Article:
In lieu of an abstract, here is a brief excerpt of the content:

Notes 1. INTRODUCTION 1. Jean Genet, The Blacks (New York: Grove Press, 1960). 2. Léopold Sédar Senghor,“Poème liminaire,” in Œuvre poétique (Paris: Seuil, 1990), 7. 3. Frantz Fanon, Black Skin, White Masks, trans. Charles Lam Markmann (New York: Grove Press, 1967). 4. I find Obioma Nnaemeka’s distinction between the French and English terms useful: “La mondialisation, derived from le monde with its double meaning of the physical world (materiality) and people (humanity), captures both the materiality and humanity of globalization. The humanity that is at best minimized and at worst ignored in the discourse and practice of globalization in general takes center stage in discourses and practices that I see evolving in Africa.” Obioma Nnaemeka, “Nego-Feminism: Theorizing, Practicing, and Pruning Africa’s Way,” Signs: Journal of Women in Culture and Society 29, no. 2 (Winter 2004): 371. 5. Benjamin Barber, Jihad versus McWorld: How Globalism and Tribalism Are Reshaping the World (New York: Crown, 1995); Samuel Huntington, The Clash of Civilizations (New York: Simon and Schuster, 1996); Michael Hardt and Antonio Negri, Empire (Cambridge, Mass.: Harvard University Press, 2001), xii, and Multitude (New York: Penguin, 2004); and Jean-François Bayart, Le gouvernement du monde (Paris: Fayart, 2004). Bayart’s faith in the nation-state is somewhat at odds with most conclusions and findings concerning practices of globalization, as exemplified by Alain Joxe, for example, who characterizes these trends in the following terms: “These organisms [states and governments] have now been stripped of almost all their former political power to shape local society through the transnationalization of capital and multinational conglomerates.” Alain Joxe, Empire of Disorder (New York: Semiotext(e), 2002), 104–105. However , I do think that an unusual set of circumstances inform the African context, particularly if one takes into consideration regional and national particularities. Some of these might include (i) a broad range of colonial and decolonizing experiences ; (ii) relatively recent, historically speaking, experiences of national sovereignty ; (iii) vast discrepancies in natural resources (such as oil and diamonds); (iv) uneven border control and examples of population mobility; and (v) complex regional trade networks. 6. Lawrence Kritzman, “Identity Crises: France, Culture, and the Idea of the Nation,” SubStance 76–77 (1995), 13; and Pierre Nora, ed., Les lieux de mémoire, 7 vols. (Paris: Gallimard, 1984–1992). Such debates have proved to be of great general interest and have received extensive newspaper coverage, and more recently informed the diplomatic tension between America and France. 7. Of course, these debates are not unique to the French context. See for example the Turkish novelist Orhan Pamuk’s treatment of this question in Snow (New York: Alfred A. Knopf, 2004). 8. Dominic Thomas, Nation-Building, Propaganda, and Literature in Francophone Africa (Bloomington: Indiana University Press, 2002). 9. Saskia Sassen, Globalization and Its Discontents: Essays on the New Mobility of People and Money (New York: New Press, 1998), 96. 10. Jean-Marc Moura has been at the forefront of literary debates in France, arguing “the necessity of a transnational literary history, distinct from a literary history centered on the national canon,” in “Des études postcoloniales dans l’espace littéraire francophone,” in Exotisme et lettres francophones (Paris: Presses Universitaires de France, 2003), 200. See also his Littératures francophones et théorie postcoloniale (Paris: Presses Universitaires de France, 1999); Jacqueline Bardolph, Etudes postcoloniales et littérature (Paris: Champion, 2001); and Michel Beniamino, La francophonie littéraire: Essai pour une théorie (Paris: L’Harmattan , 1999). 11. Arjun Appadurai, “Grassroots Globalization and the Research Imagination ,” in Globalization, ed. Arjun Appadurai (Durham, N.C.: Duke University Press, 2001), 5. 12. Nancy L. Green, Repenser les migrations (Paris: Presses Universitaires de France, 2002), 1. See also Maxime Tandonnet, Migrations: La nouvelle vague (Paris: L’Harmattan, 2003). 13. Manthia Diawara, In Search of Africa (Cambridge, Mass.: Harvard University Press, 2000); F. Abiola Irele, The African Imagination: Literature in Africa and the Black Diaspora (Oxford: Oxford University Press, 2001); Mireille Rosello , Postcolonial Hospitality: The Immigrant as Guest (Stanford, Calif.: Stanford University Press, 2001); and Jean-Loup Amselle, Branchements: Anthropologie de l’universalité des cultures (Paris: Flammarion, 2001). 14. Henri Lopes, Ma grand-mère bantoue et mes ancêtres les Gaulois (Paris: Gallimard, 2003). 15. Yambo Ouologuem, Lettre à la France nègre (Paris: Le Serpent à Plumes, 2003); and Mongo Beti, La France contre l’Afrique: Retour au Cameroun (Paris: La Découverte, 1992). 16. Bernard Dadié, An African in Paris, trans. Karen C. Hatch (Urbana: University of Illinois Press...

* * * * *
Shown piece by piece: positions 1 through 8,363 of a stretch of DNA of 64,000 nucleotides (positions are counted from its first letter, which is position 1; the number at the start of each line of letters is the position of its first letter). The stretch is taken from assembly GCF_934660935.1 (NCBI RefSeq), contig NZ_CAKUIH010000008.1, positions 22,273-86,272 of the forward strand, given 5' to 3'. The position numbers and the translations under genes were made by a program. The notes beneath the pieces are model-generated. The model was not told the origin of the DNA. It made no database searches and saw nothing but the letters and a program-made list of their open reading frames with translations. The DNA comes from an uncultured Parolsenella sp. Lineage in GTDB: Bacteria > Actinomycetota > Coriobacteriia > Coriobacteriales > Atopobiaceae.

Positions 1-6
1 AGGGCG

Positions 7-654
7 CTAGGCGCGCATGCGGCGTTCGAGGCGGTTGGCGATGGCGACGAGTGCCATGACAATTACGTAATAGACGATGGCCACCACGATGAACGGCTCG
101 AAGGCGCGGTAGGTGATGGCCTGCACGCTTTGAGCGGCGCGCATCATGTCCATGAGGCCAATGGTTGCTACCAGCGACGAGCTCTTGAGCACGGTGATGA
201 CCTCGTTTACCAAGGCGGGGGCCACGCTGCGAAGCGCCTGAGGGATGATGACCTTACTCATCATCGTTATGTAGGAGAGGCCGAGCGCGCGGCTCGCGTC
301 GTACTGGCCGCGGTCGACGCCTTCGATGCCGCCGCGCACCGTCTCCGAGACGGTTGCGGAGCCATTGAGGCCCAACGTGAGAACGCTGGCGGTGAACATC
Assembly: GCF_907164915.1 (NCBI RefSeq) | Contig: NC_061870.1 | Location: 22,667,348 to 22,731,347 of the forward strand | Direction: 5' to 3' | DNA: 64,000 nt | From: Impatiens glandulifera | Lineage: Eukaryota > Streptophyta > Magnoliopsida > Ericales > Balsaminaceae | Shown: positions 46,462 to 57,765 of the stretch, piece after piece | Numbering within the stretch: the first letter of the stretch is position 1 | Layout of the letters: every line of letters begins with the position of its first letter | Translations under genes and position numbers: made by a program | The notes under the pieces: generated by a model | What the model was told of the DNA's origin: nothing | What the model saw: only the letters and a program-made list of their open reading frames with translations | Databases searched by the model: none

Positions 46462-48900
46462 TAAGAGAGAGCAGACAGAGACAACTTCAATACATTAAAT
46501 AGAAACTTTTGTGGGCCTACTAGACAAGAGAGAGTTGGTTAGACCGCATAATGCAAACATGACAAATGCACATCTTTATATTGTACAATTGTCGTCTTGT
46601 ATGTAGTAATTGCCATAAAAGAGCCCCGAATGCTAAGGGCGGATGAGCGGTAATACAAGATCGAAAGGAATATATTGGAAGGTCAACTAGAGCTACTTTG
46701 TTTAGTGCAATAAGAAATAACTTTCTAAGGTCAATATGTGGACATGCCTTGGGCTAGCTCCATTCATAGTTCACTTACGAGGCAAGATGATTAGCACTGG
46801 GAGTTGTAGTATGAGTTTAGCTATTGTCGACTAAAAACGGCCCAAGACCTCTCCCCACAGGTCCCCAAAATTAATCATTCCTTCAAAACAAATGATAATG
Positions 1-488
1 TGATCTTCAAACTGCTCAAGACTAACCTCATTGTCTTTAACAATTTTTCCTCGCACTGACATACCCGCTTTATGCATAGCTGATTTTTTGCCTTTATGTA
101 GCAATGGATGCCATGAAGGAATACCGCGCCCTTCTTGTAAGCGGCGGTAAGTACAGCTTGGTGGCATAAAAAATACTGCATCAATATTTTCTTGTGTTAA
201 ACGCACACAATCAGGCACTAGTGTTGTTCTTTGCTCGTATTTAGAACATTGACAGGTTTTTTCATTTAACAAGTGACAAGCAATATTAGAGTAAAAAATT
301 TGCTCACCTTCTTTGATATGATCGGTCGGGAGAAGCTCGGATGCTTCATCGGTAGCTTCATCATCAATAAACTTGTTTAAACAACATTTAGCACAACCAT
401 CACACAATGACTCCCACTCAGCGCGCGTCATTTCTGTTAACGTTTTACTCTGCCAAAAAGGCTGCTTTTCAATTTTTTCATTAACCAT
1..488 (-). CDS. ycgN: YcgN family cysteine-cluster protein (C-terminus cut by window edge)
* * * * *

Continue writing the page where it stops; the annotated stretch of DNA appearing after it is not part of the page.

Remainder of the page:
Additional Information

Related ISBN
MARC Record
Launched on MUSE
Open Access
Back To Top

This website uses cookies to ensure you get the best experience on our website. Without cookies your experience may not be seamless.